Trend toward cosmetic practice raises questions

March 1, 2006

The dermatology field's increasing shift toward cosmetic services requires practitioners to examine the relationship among patients, their dermatologists and other participants in the cosmeceutical market, say William P. Coleman III, M.D., and Zoe D. Draelos, M.D., a Dermatology Times editorial adviser, who answered a series of questions on the topic for staff correspondent John Jesitus.

The dermatology field's increasing shift toward cosmetic services requires practitioners to examine the relationship among patients, their dermatologists and other participants in the cosmeceutical market, say William P. Coleman III, M.D., and Zoe D. Draelos, M.D., a Dermatology Times editorial adviser, who answered a series of questions on the topic for staff correspondent John Jesitus.

DT: How is it possible to avoid a conflict of interest when selling products in the office?

DT: Is it realistic to assume that patients will not be intimidated into purchasing cosmeceuticals directly from the physician?

Dr. Coleman: The patient certainly may feel some pressure if the physician decides to apply that pressure. The way I avoid this in my office is by having only a very few unique products available to patients. I believe there is a potential for alienating the patient by appearing to be a pharmacy instead of the patient's advocate. We specifically see patients all the time who come to us because they were frustrated with an office where the doctor was pushing this and that product.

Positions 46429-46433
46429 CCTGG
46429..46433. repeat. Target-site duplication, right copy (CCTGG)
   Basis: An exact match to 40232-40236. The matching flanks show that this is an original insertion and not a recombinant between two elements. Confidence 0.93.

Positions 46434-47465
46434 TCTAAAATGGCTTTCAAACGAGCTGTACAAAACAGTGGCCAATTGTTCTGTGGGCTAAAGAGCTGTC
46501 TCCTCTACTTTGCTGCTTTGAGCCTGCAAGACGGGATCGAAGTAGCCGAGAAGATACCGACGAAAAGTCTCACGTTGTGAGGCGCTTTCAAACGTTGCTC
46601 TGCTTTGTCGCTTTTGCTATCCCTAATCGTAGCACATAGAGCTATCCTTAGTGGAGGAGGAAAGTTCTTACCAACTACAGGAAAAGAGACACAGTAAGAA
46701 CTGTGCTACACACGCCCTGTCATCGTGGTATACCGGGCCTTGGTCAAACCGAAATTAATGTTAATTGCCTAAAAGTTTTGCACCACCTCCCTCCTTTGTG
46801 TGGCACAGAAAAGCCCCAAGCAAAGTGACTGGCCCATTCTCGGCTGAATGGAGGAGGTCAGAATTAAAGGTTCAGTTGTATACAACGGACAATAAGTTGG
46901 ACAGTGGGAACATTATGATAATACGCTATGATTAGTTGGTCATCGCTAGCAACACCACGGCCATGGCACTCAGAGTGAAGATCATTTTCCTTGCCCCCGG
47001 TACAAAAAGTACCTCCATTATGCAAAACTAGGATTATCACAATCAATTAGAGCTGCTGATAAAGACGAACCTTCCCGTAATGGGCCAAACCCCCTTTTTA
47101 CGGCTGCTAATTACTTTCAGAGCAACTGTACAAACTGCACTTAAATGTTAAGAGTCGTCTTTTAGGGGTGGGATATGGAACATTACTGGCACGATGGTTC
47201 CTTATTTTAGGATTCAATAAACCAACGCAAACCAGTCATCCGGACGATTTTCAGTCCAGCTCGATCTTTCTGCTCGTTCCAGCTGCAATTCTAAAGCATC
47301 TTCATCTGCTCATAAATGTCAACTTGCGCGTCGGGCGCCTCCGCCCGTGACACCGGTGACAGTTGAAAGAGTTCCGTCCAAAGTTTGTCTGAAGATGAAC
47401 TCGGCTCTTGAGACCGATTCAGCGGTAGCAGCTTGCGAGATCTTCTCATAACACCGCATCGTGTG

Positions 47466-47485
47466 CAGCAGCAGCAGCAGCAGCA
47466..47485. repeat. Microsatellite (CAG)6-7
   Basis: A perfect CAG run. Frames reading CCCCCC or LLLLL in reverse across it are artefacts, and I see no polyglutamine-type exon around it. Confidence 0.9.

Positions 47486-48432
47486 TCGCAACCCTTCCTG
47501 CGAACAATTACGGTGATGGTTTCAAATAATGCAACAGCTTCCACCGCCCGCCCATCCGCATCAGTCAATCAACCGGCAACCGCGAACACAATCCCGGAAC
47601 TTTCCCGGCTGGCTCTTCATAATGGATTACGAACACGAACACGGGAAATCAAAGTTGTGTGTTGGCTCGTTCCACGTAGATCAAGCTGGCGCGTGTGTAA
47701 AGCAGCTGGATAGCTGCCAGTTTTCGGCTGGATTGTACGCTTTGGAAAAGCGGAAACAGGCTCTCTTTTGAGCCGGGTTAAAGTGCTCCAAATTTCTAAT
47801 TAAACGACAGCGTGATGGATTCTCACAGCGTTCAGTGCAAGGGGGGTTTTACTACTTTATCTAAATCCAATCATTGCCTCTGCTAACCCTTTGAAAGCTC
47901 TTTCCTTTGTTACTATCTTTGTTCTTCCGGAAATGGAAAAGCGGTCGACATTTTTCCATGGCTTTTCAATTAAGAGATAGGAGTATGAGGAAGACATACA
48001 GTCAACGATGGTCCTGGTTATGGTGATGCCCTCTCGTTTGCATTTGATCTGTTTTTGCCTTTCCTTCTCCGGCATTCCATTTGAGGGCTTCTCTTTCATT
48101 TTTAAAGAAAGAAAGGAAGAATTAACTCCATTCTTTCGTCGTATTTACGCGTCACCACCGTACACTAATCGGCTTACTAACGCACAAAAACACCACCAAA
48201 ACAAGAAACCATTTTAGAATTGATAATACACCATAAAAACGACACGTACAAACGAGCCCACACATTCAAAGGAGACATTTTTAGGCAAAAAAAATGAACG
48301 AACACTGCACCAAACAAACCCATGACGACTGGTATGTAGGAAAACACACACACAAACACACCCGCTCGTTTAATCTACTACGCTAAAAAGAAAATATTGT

Dr. Draelos: It depends on how it's handled. Patients don't need to be intimidated. However, it's easy to think that in order for the doctor to take care of them, they need to purchase something. I don't sell products out of my office for that reason. I don't believe it's possible to walk that fine line for all patients and all perceptions.

DT: How can dermatologists complain about pharmacists acting as physicians when giving advice about drugs, while physicians who dispense drugs in their offices appear to be doing the pharmacist's job?

Dr. Draelos: That's an issue. It's hard to be unbiased. Obviously, what one sells may not be the best. But in the patient's perception, because their doctor is selling it, it must be. The way around all that is to sell it for cost, or cost plus a handling fee - not to mark it up the traditional 50 to 100 percent.

Dr. Coleman: Dermatologists who make prescription drugs available in their offices would probably say that selling these products allows the patient more convenience. One of the problems patients have nowadays is that their dermatologist will prescribe something, the patient will go to their drugstore, and the medication is not there, because pharmacists don't want to stock a broad range of items. The ethical approach is to be sure that the markups (in a doctor's office) are no more than what a patient would find in a pharmacy.

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